In the 2022 Associated Student Body spring elections, students voted to increase the Student Activity Fee from $5 per semester to $2 per credit hour per semester.
Sitting Attorney General and senior public policy leadership and economics major Grace Dragna announced the results of the referendum, which passed with 79.42% of the vote. A wave of cheers accompanied Dragna’s announcement.
Current treasurer Alex Mabry, who took a temporary leave of absence from ASB to campaign for the SAF increase, said she’s glad campaigning for the referendum paid off.
“This project has been a passion of mine since July. Honestly, I am so relieved that the campaign is over and overjoyed that the referendum passed after working nonstop to increase awareness and impact of the SAF,” Mabry said. “Mostly, I’m just so grateful that the student body cares enough about the SAF to have advocated for it themselves.”
Mabry now looks to take the proposed increase to the Institutions of Higher Learning’s Board of Trustees yearly meeting for them to approve and accept the changes. If that is passed, students will pay an increased SAF as early as fall 2022, but more likely by fall 2023.
For executive officer positions, every position except attorney general was uncontested. With 58.63% of the vote, sophomore international studies and Chinese major Maddy Ryan won the position.
Ryan said she was at a loss for words.
“If you had asked me a year ago, I would not have believed I would be in this position,” Ryan said.
Ryan acknowledged that her new job is not an easy one. She said she feels grateful for her friends who helped with the campaign and pushed her to step outside of her comfort zone.
“Even though I’m going into a position that I feel like can be isolating, I don’t feel like I got there alone,” Ryan said.
Ryan plans to assemble a team to look over the current student bill of rights, which has not been updated in 20 years. She plans to revise it and put it on a referendum in the fall elections.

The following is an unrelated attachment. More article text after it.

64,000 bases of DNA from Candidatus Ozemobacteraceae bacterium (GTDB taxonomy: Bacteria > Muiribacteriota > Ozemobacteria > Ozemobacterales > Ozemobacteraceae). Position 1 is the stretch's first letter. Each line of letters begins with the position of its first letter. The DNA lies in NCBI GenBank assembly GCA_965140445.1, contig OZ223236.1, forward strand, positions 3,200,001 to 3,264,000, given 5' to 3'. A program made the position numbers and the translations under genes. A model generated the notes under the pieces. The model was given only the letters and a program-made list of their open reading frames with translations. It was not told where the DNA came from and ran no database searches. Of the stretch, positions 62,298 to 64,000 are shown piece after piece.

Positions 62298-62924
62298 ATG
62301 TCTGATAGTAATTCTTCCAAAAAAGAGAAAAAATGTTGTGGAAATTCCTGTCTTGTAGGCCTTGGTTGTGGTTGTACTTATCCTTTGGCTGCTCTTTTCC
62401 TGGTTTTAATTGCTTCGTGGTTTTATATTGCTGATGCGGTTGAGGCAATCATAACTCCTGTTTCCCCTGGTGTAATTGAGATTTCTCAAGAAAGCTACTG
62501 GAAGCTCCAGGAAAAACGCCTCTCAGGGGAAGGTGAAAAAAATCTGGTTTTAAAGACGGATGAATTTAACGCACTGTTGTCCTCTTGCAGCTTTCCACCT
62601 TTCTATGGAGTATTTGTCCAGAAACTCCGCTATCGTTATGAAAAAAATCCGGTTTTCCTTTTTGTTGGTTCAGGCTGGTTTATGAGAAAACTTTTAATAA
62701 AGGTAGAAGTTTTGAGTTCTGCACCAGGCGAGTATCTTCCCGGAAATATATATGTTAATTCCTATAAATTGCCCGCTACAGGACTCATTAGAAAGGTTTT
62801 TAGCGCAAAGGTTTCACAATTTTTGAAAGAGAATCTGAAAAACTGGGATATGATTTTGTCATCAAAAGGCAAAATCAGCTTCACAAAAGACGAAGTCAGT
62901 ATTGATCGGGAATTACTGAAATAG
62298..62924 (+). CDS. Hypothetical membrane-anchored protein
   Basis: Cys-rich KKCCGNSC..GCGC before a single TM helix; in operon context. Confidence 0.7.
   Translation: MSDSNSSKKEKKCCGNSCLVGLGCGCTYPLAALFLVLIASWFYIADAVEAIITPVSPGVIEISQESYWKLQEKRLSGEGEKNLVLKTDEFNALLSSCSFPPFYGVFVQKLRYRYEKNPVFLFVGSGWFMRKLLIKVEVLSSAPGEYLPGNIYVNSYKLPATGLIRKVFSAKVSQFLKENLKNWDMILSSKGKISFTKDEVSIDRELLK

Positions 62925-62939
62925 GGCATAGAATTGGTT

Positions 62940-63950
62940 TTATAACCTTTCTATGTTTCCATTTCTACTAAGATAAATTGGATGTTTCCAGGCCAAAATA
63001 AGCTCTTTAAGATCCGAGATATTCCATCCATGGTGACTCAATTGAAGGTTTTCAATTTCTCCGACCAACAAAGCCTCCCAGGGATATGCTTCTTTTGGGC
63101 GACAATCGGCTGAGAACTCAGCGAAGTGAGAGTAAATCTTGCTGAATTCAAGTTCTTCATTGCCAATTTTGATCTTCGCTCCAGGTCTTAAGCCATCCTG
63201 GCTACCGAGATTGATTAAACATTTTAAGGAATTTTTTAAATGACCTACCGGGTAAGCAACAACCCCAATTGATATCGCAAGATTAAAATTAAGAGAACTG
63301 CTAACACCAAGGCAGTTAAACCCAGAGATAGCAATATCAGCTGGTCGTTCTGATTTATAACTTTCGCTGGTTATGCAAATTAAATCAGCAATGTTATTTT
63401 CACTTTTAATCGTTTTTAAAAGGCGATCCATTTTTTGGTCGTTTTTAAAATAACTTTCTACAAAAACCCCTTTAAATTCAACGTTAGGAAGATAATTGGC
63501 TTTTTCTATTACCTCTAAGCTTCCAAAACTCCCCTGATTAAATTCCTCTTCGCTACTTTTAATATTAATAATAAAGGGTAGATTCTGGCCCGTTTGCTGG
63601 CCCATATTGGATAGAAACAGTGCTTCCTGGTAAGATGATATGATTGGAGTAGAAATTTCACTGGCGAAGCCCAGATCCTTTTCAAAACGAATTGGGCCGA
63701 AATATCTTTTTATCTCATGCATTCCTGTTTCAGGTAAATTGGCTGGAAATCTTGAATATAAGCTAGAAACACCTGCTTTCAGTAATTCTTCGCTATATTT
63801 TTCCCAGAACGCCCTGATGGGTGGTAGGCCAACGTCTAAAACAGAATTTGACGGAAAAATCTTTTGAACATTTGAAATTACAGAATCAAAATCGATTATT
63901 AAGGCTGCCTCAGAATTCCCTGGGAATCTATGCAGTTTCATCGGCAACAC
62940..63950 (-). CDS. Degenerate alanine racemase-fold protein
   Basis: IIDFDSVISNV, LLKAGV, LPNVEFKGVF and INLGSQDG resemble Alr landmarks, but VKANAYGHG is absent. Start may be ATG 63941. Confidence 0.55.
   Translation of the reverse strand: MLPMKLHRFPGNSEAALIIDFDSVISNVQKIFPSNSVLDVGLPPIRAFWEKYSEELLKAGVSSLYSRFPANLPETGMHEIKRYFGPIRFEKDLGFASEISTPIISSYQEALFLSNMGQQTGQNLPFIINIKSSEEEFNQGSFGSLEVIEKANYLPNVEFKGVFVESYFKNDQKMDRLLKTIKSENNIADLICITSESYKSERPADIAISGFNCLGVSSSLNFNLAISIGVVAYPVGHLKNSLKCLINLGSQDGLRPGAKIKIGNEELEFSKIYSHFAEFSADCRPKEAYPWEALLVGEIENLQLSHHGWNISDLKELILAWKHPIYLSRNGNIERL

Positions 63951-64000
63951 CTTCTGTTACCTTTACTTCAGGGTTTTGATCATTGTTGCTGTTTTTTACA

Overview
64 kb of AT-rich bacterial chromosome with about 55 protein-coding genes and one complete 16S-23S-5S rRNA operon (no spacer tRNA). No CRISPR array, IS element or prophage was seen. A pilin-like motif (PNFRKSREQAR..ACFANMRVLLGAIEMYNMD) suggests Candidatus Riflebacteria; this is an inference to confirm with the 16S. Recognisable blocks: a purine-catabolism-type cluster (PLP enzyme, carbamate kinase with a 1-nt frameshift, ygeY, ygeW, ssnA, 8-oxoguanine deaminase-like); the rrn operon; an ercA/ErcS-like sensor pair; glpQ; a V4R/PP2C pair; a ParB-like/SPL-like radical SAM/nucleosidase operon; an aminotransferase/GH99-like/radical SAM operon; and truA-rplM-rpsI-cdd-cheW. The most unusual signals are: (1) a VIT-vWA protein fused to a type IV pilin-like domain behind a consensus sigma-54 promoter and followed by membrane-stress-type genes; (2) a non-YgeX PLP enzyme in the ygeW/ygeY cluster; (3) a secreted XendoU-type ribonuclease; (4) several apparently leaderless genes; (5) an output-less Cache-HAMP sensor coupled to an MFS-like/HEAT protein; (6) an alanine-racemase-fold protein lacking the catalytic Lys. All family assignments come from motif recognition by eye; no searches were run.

Lila Osman, a junior public policy leadership major and ASB president-elect, is ready to take on her new role.
“I am very excited. I’m excited to take on this journey and to experience everything that comes along with being the voice of the student body,” Osman said.
She believes the transition period will be crucial.
“I think that the transition is really going to be the make or break moment,” she said.
Osman is looking forward to getting to know the new executive board as well as learning from the old board.
Alex Nabors, a junior finance and real estate major, is excited to go from her role as a senator to vice president.
“It’s a refreshing moment, and I’m just so excited to serve next year,” Nabors said.
She plans to start her term by getting to know the new senators. The vice president oversees the senate, and Nabors wants to set clear guidelines in order to create an effective senate body. There were several write-ins this year, and Nabors said she wants to focus on making sure everyone knows what the job entails.
“I really want to make sure the passion and the work ethic is there,” Nabors said.
Junior journalism major Kaylynn Steen is the new secretary. She said Tuesday night was the perfect ending to an exciting campaign. She is ready to get to work.
“With the restructuring of the secretary department, there’s a lot of new moving pieces, so I’m really looking forward to getting my applications out there, putting those new people in, and getting all on the same page so we can really embrace student engagement this year,” Steen said.
Junior public policy leadership and economics major Preston Antes was elected judicial chair. He said he was grateful to see that the election process worked well and is focusing on assembling a good team in the weeks to come.
After serving as a comptroller in the treasury department this year, sophomore accounting major Emily Hawes was elected treasurer. She expressed her gratitude for her friends who were there with her in the auditorium. While transitioning into the role, Hawes plans to learn from her predecessor Mabry and lean on the support system of her fellow board members.
Hawes plans to take this momentum and continue to spread awareness about the SAF. According to Hawes, only 30% of Registered Student Organizations use the SAF.
“As I said when I was running in my campaign, my number one priority for next year is going to be increasing awareness of the SAF,” Hawes said.
All of the new ASB executive board members are looking forward to getting to work after some well-deserved celebration.